I felt sorry for them that it was such a bad day, as they would be passing arguably the best scenery on the path. They shouldered their sacks with enthusiasm and went. I looked out of the window at the even worse weather, sighed and shouldered mine. I got a little lost, taking a path upwards too soon. There are loads of paths here, but again no signs. I suggest you just walk along the beach, not through the dunes, and right at the far end you will find the path. I took seldom few photo's from here, and the weather just kept deteriorating even more. The rain was driven into stinging needles by a strong South Westerly wind. The water had got through my leather boots, but worse still had begun to penetrate the map case. Of all the things I wanted to stay dry, the map case was the most important. I could see the pages of the guide going soggy. From here to Lydstep Haven there is some nice scenery, but for me it was head down and push on time. For most of the time I was staggering into the teeth of the gale, turning my head against the stinging rain, and it was slowing my pace dramatically. Consulting my watch confirmed that It would be much later than I had first thought before I would be ‘home and dry’. I passed what I can only describe as the Eyesore of Lydstep Haven caravan site. I have not been used to many signs of habitation -- the odd tent here and there -- but this place was like Skegness! As many vans as possible crammed into the land bordering the shore, and for why? This was an awful beach. The view out to sea looked good, but the ‘beach’ was steep and stony. I was glad to leave that portion of the walk behind me. I reached the path from the Army range to Penally and gratefully descended. I looked at my watch, it was 7.10pm. It had taken 10 hours to get here. I wondered how Robert had fared and was glad I hadn't undertaken the same journey.
When I found my B&B, they converted it into a drying room. My things were hanging everywhere. I had a shower, went out and got something to eat and returned early at 9.30pm to carry out ‘sock turning’ duty. It was about 11.30pm when I finally turned in.

Sunday 30th May -- Penally to Amroth.
Gale Force winds greeted my waking this morning. I am not really looking forward to the ten miles to Amroth, but I'm going down now for breakfast before facing the storm yet again. At least it's not raining (yet!).
It was raining steadily as I left my B&B in Penally. Learning from yesterday, I donned the full gear before setting out, resigned to another day of bad weather.
I had started late, so called at the village shop on my way out. I left Penally via the footpath across the golf course, and joined the Coast Path again. Quite soon I came across the South beach of Tenby. The tide was coming in in large waves that made Catherine Island look very dramatic as they smashed up against it. I went up the steps from the beach, around Castle Hill, and dropped past the new lifeboat station into the dry harbour where the forlorn boats waited for the tide to bob them back into life again.
Tenby harbour.

By this time, I had removed my waterproofs, as it had stopped raining at last. It was quite warm and I regretted wearing a sweatshirt today. I crossed North beach and climbed some steps to gain the road. I lost time here, as because I was hurrying, I inevitably got lost. My compass saved the day as a quick glance told me I was headed in the wrong direction. I had turned West instead of continuing up a road into a car park. (A sign, a sign, my Kingdom for a sign). I backtracked and, after asking, found the steps to re-join the path.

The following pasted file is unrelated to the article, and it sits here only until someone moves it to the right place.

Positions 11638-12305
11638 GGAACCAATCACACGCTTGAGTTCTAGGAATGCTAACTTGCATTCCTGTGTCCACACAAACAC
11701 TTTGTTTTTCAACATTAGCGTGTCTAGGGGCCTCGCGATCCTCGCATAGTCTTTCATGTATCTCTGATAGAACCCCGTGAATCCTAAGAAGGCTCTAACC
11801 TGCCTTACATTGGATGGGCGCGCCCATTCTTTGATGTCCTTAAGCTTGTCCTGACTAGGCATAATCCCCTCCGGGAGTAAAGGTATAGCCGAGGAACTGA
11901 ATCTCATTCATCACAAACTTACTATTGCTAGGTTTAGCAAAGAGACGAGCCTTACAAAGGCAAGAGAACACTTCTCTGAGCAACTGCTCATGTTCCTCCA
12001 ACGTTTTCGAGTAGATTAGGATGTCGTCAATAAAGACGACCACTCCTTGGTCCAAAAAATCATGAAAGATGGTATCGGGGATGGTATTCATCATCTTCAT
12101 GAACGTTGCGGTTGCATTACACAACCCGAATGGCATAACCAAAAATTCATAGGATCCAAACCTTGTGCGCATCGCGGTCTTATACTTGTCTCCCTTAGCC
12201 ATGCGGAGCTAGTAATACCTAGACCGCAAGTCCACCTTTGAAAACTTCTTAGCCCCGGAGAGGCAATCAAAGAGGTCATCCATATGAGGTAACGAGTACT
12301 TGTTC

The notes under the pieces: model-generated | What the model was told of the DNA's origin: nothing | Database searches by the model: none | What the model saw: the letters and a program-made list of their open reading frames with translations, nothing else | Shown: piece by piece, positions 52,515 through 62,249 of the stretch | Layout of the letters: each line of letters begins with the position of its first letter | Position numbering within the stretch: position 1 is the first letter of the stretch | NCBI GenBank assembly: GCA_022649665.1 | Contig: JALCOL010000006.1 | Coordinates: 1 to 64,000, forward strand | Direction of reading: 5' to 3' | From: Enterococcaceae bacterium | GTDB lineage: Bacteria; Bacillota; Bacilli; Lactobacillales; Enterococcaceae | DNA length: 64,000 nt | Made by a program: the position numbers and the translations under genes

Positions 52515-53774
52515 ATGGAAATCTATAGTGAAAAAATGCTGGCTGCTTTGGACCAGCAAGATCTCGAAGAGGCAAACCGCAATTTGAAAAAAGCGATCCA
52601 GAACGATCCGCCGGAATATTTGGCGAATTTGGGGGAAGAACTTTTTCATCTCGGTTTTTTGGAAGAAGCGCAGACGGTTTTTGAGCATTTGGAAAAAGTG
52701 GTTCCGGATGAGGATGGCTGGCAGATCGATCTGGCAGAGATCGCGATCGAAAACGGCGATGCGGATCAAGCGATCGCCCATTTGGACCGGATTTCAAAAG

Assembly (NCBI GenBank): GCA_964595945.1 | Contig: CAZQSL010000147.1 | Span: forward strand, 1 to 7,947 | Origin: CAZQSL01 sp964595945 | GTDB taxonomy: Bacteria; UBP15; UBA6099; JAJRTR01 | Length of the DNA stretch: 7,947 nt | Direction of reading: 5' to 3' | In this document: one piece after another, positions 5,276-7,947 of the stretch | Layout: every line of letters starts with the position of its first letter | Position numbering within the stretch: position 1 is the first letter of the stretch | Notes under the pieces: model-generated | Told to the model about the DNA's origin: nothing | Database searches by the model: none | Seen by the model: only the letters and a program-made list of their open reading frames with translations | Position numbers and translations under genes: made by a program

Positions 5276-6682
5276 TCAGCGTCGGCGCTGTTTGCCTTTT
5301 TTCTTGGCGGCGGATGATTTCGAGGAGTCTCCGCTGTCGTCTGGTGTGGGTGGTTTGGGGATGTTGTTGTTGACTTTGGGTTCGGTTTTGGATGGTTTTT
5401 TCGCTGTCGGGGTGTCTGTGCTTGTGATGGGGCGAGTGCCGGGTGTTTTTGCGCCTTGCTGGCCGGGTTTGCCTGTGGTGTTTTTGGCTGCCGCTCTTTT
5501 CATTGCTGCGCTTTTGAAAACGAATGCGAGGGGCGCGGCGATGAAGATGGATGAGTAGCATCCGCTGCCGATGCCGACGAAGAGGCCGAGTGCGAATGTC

The path to Waterwynch Bay is quite muddy at first, but then it suddenly becomes one of those patterned concrete affairs one associates with reservoir parks. After convincing myself that this was too good for the coast path, I asked some people passing by. It was the coast path and a finger post at the bottom confirmed this. ‘The climb out of the valley is very steep’ say the instructions... BELIEVE IT!!!! Probably the steepest climb of the whole path followed. Luckily, it had stopped raining (again) and I continued my disguise as a mobile tailors dummy by removing my waterproofs and sweatshirt, and putting on a tee shirt. After an extremely pleasant interlude between Monkstone and Saundersfoot, through woodlands, I emerged onto the beach and had my photo' took before the tailors dummy went into action again... Captain Gore-Tex!! I went through the road tunnels, as the tide prevented the alternative of walking along the beach, before dropping through the woods to be suddenly confronted with Amroth. Wind and stinging rain greeted me and I again had to suit up. I baulked at doing this, as I was so near the end, but do it I had to. It seems cruel that the trail ends along a mile or so of tarmac. I pushed on anyway, with the waves crashing on the stones, before stopping to have my photo' taken at the end of trail marker plaque. The weather was in total contrast to when I started, and there was no way I was going to try to dip my feet in the boiling cauldron that was the sea. However, I did walk to the stream that separated Pembrokeshire from Carmarthenshire where I took my last photo'!

Sunday 31st May -- Epilogue
Although I had quite a bit of bad weather, in fact the worst I have had on any of the long distance walks I've done, the Pembrokeshire Coastal Path has left a long, lasting impression with me. It's stunning beauty really does belittle my vocabulary. Of the paths I have walked, I think this one is the best so far. Not just for the scenery, but for the people and the infinite variety of things.
On the minus side? Well, not much but I wish they would build a bridge from St Ishmaels to Angle (into the Reeces back garden). If the military gave back all the land it would be better as well.
I would gladly live in Pembrokeshire today, even in preference to the Lake District which I love so much, because it has so many ‘secret’ places, unspoilt spots, friendly people, surprises around every corner that, for me, make it a winner.

© Les J. Singleton

31st May 1993